By Chris Rossini
For libertarians, the issue of war is of utmost importance. Government causes continuous damage to our lives and liberties as a matter of course, but it creates the most destruction when it wages war.
Lew Rockwell sums it up perfectly:
"war, after all, is the ultimate government program. War has it all: propaganda, censorship, spying, crony contracts, money printing, skyrocketing spending, debt creation, central planning, hubris – everything we associate with the worst interventions into the economy."
The drafters of the U.S. Constitution were very specific in delegating war power to the Congress. Their hope was that if government went to war, the body of government that is theoretically "closest to the people" would have to sign off on it. Congressmen would have to attach their names to the war.
It was far from a perfect idea, as Congress could still approve an unjust, immoral, and unwinnable war of aggression, but the idea was to get the war power away from the President. After all, if the President had the ability to declare war on his own, he could (and most likely would) do so for political purposes and to divert public attention in order to keep his power intact.
Well, the U.S. Constitution has been tossed aside, and we have exactly what the drafters were trying to avoid. Congress has not declared war since World War II and Presidents have been waging war willy-nilly ever since.
The results are as bad, and worse, than one would expect. American foreign policy is a complete disaster. It's a black hole that has gobbled up what used to be the American middle class. Meanwhile, Americans have been trained since birth to genuflect before all things military, so they're utterly incapable of recognizing what has been bleeding them dry.
Most recently, Congress and the President crafted a workaround to the Constitution when it came to the Iraq War. They concocted something called The Authorization for Use of Military Force (AUMF). But this was nothing more than an illegal cop-out.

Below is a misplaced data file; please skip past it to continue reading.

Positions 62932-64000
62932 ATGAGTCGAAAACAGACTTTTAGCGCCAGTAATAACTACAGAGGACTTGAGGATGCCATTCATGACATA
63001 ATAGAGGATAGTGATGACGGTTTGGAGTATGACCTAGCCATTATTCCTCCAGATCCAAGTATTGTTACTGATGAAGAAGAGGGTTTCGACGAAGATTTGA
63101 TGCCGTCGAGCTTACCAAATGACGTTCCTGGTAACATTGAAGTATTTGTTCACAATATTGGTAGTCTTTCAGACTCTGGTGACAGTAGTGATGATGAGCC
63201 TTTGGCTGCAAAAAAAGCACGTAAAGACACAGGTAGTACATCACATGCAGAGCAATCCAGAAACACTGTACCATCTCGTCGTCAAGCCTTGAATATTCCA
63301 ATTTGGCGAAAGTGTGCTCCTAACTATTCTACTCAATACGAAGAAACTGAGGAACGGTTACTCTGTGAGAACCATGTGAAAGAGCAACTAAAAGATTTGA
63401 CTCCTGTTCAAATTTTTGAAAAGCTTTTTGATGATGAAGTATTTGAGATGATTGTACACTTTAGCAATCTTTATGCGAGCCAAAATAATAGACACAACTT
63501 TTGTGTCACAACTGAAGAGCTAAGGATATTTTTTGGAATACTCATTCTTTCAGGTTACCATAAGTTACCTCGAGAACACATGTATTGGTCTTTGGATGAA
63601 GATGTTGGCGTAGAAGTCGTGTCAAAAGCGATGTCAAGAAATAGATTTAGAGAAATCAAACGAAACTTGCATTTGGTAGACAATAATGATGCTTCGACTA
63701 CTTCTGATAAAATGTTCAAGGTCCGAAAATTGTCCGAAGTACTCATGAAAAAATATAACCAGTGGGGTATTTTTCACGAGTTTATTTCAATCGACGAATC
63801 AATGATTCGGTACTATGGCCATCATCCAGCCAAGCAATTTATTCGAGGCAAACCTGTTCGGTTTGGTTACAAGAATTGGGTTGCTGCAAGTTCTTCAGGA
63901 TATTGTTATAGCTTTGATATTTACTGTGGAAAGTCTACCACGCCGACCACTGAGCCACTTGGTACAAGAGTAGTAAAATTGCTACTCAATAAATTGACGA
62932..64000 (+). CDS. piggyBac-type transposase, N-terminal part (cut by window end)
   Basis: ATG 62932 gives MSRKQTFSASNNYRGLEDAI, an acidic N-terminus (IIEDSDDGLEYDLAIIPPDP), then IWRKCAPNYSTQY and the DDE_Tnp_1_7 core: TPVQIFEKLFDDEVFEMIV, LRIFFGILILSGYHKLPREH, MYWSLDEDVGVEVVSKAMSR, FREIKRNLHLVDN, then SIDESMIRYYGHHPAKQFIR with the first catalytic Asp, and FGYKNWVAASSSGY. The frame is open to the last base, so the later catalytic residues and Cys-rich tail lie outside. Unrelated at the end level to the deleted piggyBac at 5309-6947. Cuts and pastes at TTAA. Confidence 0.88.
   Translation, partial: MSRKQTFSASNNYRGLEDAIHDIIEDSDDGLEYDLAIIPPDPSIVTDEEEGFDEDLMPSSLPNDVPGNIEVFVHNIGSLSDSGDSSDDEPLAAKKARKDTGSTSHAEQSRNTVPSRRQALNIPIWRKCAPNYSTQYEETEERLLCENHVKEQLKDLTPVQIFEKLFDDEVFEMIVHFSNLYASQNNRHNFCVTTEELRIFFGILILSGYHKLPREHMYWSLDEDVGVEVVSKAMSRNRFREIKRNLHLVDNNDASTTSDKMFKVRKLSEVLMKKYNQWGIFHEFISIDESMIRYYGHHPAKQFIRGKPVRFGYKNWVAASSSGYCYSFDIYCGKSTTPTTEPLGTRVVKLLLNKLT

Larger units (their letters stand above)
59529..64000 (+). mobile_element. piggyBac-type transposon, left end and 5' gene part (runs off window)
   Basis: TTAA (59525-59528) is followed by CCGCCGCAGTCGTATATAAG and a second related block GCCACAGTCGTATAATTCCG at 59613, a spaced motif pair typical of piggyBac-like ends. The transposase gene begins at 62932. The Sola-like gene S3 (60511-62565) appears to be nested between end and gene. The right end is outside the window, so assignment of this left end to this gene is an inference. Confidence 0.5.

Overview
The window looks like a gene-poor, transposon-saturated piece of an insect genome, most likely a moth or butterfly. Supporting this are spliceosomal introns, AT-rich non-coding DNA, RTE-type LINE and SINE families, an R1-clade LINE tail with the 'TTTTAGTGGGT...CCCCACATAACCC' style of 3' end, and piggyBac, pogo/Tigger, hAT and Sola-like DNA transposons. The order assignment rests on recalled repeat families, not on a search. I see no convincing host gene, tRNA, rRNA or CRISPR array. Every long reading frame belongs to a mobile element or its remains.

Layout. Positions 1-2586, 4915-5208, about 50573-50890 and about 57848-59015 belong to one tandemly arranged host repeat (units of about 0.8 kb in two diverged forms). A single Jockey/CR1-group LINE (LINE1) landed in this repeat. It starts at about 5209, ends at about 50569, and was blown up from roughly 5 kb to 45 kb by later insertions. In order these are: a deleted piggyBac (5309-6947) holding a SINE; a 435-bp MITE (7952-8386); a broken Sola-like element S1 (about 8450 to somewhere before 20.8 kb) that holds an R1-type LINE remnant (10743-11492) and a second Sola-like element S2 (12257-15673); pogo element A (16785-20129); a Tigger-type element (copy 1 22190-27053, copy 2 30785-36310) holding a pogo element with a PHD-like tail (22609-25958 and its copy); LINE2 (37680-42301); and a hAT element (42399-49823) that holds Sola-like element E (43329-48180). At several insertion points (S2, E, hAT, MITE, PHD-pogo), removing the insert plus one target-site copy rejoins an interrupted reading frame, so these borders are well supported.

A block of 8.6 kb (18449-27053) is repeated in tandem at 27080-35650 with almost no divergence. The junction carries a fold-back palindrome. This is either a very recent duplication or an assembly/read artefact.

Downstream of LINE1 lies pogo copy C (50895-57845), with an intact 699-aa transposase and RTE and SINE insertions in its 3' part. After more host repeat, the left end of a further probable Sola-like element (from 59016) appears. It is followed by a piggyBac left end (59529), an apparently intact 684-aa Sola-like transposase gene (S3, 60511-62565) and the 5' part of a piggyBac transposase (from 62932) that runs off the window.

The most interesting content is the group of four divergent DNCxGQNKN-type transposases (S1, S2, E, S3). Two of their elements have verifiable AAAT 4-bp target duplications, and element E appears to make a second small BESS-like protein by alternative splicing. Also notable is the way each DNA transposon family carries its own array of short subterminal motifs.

Jacob Hornberger explains:
It simply delegated Congress’s power to declare war to Bush, something that the Constitution does not authorize Congress to do. Notwithstanding the congressional authorization given to Bush, it was legally incumbent, under our form of constitutional government, for Bush to return to Congress to make his case for attacking Iraq by seeking a congressional declaration of war.
A few days ago, the U.S. began bombing ISIS in Libya. Do you know the precedent that the government used to justify this war?
That's right, the U.S. has cited an unconstitutional authorization of war (that was originally intended against Saddam Hussein) as their legal precedent for bombing ISIS in Libya.
Let's not forget that ISIS was not in Libya prior to the U.S. intervention there several years ago.
Daniel McAdams adds to the ridiculousness of citing the AUMF:
This Administration claim is an incredible stretch -- beyond the breaking point. Libya was not involved in any way with the 9/11 attacks on the US and ISIS did not even exist at the time of the 9/11 attacks.
What we have today is a government that can literally go to war whenever it wants. There isn't even a veneer of constitutionality and lawfulness.
The nightmare scenario is upon us.